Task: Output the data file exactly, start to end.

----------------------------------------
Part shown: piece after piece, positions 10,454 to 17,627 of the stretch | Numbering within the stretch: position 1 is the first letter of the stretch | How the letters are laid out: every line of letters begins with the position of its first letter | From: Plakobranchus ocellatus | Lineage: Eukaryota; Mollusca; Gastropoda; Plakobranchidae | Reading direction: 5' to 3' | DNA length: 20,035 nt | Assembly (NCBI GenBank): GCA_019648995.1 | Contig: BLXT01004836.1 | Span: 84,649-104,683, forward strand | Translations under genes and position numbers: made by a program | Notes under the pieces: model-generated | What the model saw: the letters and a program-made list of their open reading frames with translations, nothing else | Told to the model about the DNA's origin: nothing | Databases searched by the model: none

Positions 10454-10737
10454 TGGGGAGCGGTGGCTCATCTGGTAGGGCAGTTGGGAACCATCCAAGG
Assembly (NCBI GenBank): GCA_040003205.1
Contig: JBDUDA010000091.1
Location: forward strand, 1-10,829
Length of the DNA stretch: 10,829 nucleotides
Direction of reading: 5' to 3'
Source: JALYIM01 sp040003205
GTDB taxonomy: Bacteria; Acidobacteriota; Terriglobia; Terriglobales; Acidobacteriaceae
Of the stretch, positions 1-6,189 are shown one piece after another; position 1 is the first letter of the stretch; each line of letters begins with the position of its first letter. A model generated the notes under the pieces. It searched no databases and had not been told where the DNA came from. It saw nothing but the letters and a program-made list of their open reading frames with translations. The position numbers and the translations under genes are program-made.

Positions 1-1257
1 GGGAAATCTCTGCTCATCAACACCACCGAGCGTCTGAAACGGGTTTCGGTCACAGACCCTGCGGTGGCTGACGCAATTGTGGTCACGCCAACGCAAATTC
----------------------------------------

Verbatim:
Part shown: piece after piece, positions 10,454 to 17,627 of the stretch | Numbering within the stretch: position 1 is the first letter of the stretch | How the letters are laid out: every line of letters begins with the position of its first letter | From: Plakobranchus ocellatus | Lineage: Eukaryota; Mollusca; Gastropoda; Plakobranchidae | Reading direction: 5' to 3' | DNA length: 20,035 nt | Assembly (NCBI GenBank): GCA_019648995.1 | Contig: BLXT01004836.1 | Span: 84,649-104,683, forward strand | Translations under genes and position numbers: made by a program | Notes under the pieces: model-generated | What the model saw: the letters and a program-made list of their open reading frames with translations, nothing else | Told to the model about the DNA's origin: nothing | Databases searched by the model: none

Positions 10454-10737
10454 TGGGGAGCGGTGGCTCATCTGGTAGGGCAGTTGGGAACCATCCAAGG
Assembly (NCBI GenBank): GCA_040003205.1
Contig: JBDUDA010000091.1
Location: forward strand, 1-10,829
Length of the DNA stretch: 10,829 nucleotides
Direction of reading: 5' to 3'
Source: JALYIM01 sp040003205
GTDB taxonomy: Bacteria; Acidobacteriota; Terriglobia; Terriglobales; Acidobacteriaceae
Of the stretch, positions 1-6,189 are shown one piece after another; position 1 is the first letter of the stretch; each line of letters begins with the position of its first letter. A model generated the notes under the pieces. It searched no databases and had not been told where the DNA came from. It saw nothing but the letters and a program-made list of their open reading frames with translations. The position numbers and the translations under genes are program-made.

Positions 1-1257
1 GGGAAATCTCTGCTCATCAACACCACCGAGCGTCTGAAACGGGTTTCGGTCACAGACCCTGCGGTGGCTGACGCAATTGTGGTCACGCCAACGCAAATTC